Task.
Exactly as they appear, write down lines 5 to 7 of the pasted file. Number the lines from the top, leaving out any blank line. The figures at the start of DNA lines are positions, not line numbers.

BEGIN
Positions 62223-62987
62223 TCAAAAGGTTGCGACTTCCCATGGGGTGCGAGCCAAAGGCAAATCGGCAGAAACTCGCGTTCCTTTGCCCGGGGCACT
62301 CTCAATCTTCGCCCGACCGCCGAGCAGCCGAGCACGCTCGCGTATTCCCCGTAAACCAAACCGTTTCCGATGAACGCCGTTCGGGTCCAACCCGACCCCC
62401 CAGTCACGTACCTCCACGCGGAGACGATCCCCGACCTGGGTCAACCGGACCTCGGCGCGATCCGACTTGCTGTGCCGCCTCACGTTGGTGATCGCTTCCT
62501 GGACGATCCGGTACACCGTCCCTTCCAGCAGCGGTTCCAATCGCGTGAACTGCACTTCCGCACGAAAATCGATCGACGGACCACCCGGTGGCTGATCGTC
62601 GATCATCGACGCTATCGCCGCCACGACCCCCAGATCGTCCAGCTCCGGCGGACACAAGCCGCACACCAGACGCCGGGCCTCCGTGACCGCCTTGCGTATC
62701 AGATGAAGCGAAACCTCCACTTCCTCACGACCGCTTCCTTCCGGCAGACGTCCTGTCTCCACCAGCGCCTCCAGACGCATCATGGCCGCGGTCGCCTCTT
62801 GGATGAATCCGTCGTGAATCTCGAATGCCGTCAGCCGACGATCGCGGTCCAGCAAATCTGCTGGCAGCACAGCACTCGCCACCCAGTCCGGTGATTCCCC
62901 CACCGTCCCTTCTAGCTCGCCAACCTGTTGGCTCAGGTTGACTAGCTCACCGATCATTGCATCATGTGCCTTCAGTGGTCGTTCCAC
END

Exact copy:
62501 GGACGATCCGGTACACCGTCCCTTCCAGCAGCGGTTCCAATCGCGTGAACTGCACTTCCGCACGAAAATCGATCGACGGACCACCCGGTGGCTGATCGTC
62601 GATCATCGACGCTATCGCCGCCACGACCCCCAGATCGTCCAGCTCCGGCGGACACAAGCCGCACACCAGACGCCGGGCCTCCGTGACCGCCTTGCGTATC
62701 AGATGAAGCGAAACCTCCACTTCCTCACGACCGCTTCCTTCCGGCAGACGTCCTGTCTCCACCAGCGCCTCCAGACGCATCATGGCCGCGGTCGCCTCTT